Alpaca Shelters and Belters

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This morning as I was slipping about in the quagmire, gamely hanging on to a barrow full of poop, with the rain trickling down the back of my neck…I was thinking how lucky we are (remember glass half full)…for every alpaca on our farm has access to either a purpose built, or carefully converted, shelter, belter or barn…this is thanks to Paul and his handiwork.

This morning you could have been forgiven for thinking that we bred field shelters rather than alpacas; for that was all that could be seen in the paddocks. After a weekend of storms the shelters have been welcome. We allow freedom to come and go and only keep in dams with very young cria, and only in severe conditions (not this weekend) but the females especially enjoy keeping dry and stay in of their own accord.

Paul has modified the shelters over the years. The first he built had opaque roof sheeting which made the shelter quite dark. Mark 11 was built with mainly transparent roof sheeting. Much brighter but this got quite warm in the summer. Thus the final version we now use has half and half, allowing plenty of light and shade. With consideration given to wind direction, the shelters are largely open fronted (gates and rails only), this is again to give light, but also to allow good air circulation. We have found if possible, alpacas prefer at least two openings – they like to see another exit route if they are to be relaxed in the shelters initially. Our only building with a single entrance and closed front, has been fitted with a number of acrylic mirrors. This gives the impression of more space and light.

Paul’s latest Big Belter has become the winter home for the maidens and those females who either slipped pregnancies or lost cria over the summer. Thirty seven females in total with lots of room to spare.

Paul's biggest Belter

Paul’s biggest Belter

As you can see the maidens have ventured out, as Trendsetter who is checking out Milly is looking rather bedraggled…

Inside the biggest Belter @ Beck Brow

Inside the biggest Belter @ Beck Brow

The intermediate and young adult boys have the origional Belter. They have a great view back over to the farm and spend plenty of time inside without any fighting. Photo taken before sweeping up. The white powder is cubicle disinfectant that we scatter over poo piles after clearing.

Paul's first Belter @ Beck Brow

Paul’s first Belter @ Beck Brow

The juniors’ love of the barn did come in handy over the weekend when we were trying to choose a show team for the National (which opens for entries tomorrow)…well they were dry at least…otherwise we are finding it extremely difficult. Whilst we only have to enter numbers at this stage, we need to have a good idea as to whether these are adults, intermediates, juniors, males or females, so that we can work out transportation. We now have 25 on the list to choose from (we definitely cannot take that many). Then we did some colour checks on the juniors and some mid fawn now look light meaning there would be three in one class (do we want that?).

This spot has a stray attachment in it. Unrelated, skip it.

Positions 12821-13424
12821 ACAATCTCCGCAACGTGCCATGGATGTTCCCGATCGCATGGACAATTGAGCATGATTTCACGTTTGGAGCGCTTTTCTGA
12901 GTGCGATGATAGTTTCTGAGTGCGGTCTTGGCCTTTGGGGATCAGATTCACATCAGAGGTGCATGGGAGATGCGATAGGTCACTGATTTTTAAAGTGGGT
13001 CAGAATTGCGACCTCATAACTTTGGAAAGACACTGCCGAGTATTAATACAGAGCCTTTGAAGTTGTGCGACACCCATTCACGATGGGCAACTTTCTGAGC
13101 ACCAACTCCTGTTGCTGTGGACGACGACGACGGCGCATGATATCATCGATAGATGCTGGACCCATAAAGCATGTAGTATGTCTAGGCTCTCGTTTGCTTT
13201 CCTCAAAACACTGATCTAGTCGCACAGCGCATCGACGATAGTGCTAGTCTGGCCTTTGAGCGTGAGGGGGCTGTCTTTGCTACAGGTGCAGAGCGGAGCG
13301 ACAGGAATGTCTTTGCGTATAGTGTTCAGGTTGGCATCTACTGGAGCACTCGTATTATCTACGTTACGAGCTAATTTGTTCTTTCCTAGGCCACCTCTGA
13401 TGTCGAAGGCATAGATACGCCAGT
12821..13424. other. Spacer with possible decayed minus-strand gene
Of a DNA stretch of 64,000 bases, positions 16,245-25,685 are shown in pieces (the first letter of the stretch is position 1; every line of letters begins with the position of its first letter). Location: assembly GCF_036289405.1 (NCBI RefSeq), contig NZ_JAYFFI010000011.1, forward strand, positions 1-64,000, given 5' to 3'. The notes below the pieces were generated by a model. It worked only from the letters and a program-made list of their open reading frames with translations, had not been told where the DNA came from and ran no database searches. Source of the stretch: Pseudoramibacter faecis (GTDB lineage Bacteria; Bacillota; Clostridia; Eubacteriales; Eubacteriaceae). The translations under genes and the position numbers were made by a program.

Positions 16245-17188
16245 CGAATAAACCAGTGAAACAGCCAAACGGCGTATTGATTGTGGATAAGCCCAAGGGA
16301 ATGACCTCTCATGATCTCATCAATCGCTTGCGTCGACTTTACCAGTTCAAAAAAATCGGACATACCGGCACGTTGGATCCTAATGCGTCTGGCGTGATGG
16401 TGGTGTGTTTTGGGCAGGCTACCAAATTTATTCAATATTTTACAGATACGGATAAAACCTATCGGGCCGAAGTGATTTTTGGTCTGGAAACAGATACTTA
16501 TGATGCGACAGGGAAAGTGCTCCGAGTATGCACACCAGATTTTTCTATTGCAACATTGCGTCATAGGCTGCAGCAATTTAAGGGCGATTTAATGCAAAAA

I think it will be a team with lots of juniors, it is such fun to take them out for their first outing. We have been so fortunate with the quality of the 21 cria we had born this year, sixteen of them are on the list as being worthy of making the National team. So many decisions, I have pieces of paper with names ticked and crossed and then another with different names on. Last year we went with the hope of coming in the top three in our classes, which we achieved. With a bigger junior team this is unlikely. So maybe I should stick to the top ten…help!!!!!!!!

Beck Brow Golden Sunset (pictured below – on a dry day) has now made the list after Saturday’s assessment. Cria shearing half of the cria certainly makes it more difficult. Those cria not sheared show their fleece off much better, at this stage at least. The two females not on the show list are both from black dams and do not quite have the density to cut it.

Beck Brow Golden Sunset (sire: Goldmine. Dam Ep Cambridge Aria)

Beck Brow Golden Sunset (sire: Goldmine. Dam Ep Cambridge Aria)

We have sold three of the 2015 boys as pets. They all have lovely fleeces but two have spots (and with the third it is just a case of having three better in the same colour). They are going to their new home with two lovely intermediates; Asterisk and Hotshot who have both done well at shows. It is a difficult call to let such good boys go as non-breeding, but the males that we have retained to market as stud males have all won championships, and that is the standard we want to stick to. The boys’ new owners appreciate their quality and want to use their fleece to produce bespoke products. I know that they will be very well cared for and this is always most important.

In amongst all the alpaca assessment, the herd were all given their AD&E, and we managed to order a couple of freezers on-line. After telling Paul he was so behind the times…he actually wanted to drive half an hour to a store and collect a new freezer…we went on line. Get them to deliver it. Take the old one away. Save loads of time and energy…two hours later we had some how managed to purchase two freezers. Numerous phone calls and grey hairs later…we will be getting ONE freezer on Thursday. Lets hope I do better with my on-line show entries!!!

Milly and Velvet drying off in the barn…

Not the weather for a 'white' dog

Not the weather for a ‘white’ dog

Finally Hettie kitted out for the weather…

Hettie ready for work

Hettie ready for work

Categories: Blog


  1. Dave says:

    Fabulous! Shelter envy…is ‘belter’ a Cumbrian term?


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